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Publication numberUS6703990 B2
Publication typeGrant
Application numberUS 09/864,091
Publication dateMar 9, 2004
Filing dateMay 24, 2001
Priority dateMay 25, 2000
Fee statusLapsed
Also published asUS20020054002
Publication number09864091, 864091, US 6703990 B2, US 6703990B2, US-B2-6703990, US6703990 B2, US6703990B2
InventorsTsutomu Tokunaga, Hideto Nakamura
Original AssigneePioneer Corporation
Export CitationBiBTeX, EndNote, RefMan
External Links: USPTO, USPTO Assignment, Espacenet
Method for driving a plasma display panel
US 6703990 B2
Abstract
A method for driving a plasma display panel allows displaying an image of high quality having a large number of tones without causing a discharge cell to discharge erroneously. The width of a first sustaining pulse to be first supplied during each of the light emission sustaining processes to be executed during the display period of one field is set wider than that of the subsequent sustaining pulses, and the width of said first sustaining pulse is narrowed in accordance with the frequency of the light emission sustaining discharges occurring immediately before.
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Claims(7)
What is claimed is:
1. A method for driving a plasma display panel in which each discharge cell formed at each intersection of a plurality of row electrodes corresponding to a display lines and a plurality of column electrodes intersecting with said row electrodes is driven in accordance with a video signal, comprising:
dividing a display period of one field of said video signal into a plurality of subfields,
supplying scanning pulses, in a picture element data write process, to each of said row electrodes sequentially, which generate selective discharge for setting each of said discharge cells to a light emission cell state or non-light emission cell state in accordance with the picture element data corresponding to said video signal; and
supplying sustaining pulses, in a light emission sustaining process, which generate sustaining discharge only in said discharge cells in said light emission cell state, to each of said row electrodes, at a frequency corresponding to the weight of each of said subfields;
wherein the width of a first sustaining pulse of said sustaining pulses to be supplied first during said light emission sustaining process in each of said subfields is set wider than that of the subsequent sustaining pulses in said subfield, and the width of said first sustaining pulse in each of said subfields, except for a first subfield, is narrowed in accordance with the increasing frequency of said sustaining discharges occurring in a subfield immediately before the supply of said first sustaining pulse during the display period of one field in each subfield.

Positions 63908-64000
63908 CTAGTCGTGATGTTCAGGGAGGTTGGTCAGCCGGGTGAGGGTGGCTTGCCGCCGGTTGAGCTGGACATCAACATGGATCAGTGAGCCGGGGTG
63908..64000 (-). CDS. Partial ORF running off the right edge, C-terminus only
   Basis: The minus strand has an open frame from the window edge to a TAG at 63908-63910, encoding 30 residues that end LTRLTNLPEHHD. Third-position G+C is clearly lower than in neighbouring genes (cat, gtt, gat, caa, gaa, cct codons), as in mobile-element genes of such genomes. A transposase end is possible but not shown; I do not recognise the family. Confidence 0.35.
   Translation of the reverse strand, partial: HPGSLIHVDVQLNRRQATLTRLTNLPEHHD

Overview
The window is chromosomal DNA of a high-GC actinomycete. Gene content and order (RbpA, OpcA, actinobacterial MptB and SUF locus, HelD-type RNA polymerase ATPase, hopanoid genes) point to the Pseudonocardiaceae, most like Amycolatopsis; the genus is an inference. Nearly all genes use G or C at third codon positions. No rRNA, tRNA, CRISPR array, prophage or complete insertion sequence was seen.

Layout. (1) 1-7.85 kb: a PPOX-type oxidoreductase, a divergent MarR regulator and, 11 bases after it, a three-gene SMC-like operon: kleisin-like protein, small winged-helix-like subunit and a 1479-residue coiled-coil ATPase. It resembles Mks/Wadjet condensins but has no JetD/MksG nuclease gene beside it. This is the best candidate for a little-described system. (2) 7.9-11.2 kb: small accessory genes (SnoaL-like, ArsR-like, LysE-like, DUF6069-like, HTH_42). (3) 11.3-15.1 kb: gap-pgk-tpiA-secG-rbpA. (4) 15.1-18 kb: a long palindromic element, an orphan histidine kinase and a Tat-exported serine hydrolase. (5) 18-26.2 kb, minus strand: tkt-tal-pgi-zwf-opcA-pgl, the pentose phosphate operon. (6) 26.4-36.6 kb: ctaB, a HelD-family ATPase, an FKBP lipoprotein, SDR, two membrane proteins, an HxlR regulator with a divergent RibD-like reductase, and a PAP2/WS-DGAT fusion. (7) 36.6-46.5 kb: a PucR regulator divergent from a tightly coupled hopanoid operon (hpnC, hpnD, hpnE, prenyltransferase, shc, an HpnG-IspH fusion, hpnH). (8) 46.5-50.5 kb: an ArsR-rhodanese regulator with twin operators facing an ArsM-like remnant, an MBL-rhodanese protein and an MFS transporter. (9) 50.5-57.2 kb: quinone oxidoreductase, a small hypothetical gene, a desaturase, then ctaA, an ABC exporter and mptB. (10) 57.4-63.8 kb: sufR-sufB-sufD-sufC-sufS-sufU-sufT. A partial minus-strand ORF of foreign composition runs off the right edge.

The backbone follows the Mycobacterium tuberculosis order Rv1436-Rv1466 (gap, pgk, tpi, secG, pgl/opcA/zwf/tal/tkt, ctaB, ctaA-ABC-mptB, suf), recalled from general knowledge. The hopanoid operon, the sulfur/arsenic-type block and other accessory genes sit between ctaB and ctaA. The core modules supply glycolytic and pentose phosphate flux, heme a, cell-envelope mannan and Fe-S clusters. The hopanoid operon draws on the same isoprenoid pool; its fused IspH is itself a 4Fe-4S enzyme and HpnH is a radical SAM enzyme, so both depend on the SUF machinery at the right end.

2. A method for driving the plasma display panel according to claim 1, wherein said selective discharge takes place only during said picture element data write process in one of said subfields during the display period of one field.
3. A method for driving the plasma display panel according to claim 1, wherein intermediate brightness having (N+1) tones is displayed by generating said sustaining discharge only during said light emission sustaining process in each of N successive subfields from the start of the display period of one field.
4. A method for driving the plasma display panel according to claim 1, wherein surplus charge erasing pulses are supplied to each of said row electrodes, which generate an erasing discharge for erasing any surplus charge immediately before each of said first sustaining pulses to be supplied during said light emission sustaining process for said subfields.
5. A method for driving the plasma display panel according to claim 4, wherein the width of said surplus charge erasing pulses are narrowed in accordance with the frequency of said sustaining discharges occurring during a period immediately before the supply of said surplus charge erasing pulses during said display period of one field.
6. The method for driving a plasma display panel according to claim 1, wherein a width of a first sustaining pulse to be supplied first in a second subfield is narrower than a width of a first sustaining pulse to be supplied in any other subfield.
7. A method for driving a plasma display panel in which each discharge cell formed at each intersection of a plurality of row electrodes corresponding to display lines and a plurality of column electrodes intersecting with said row electrodes is driven in accordance with a video signal, comprising: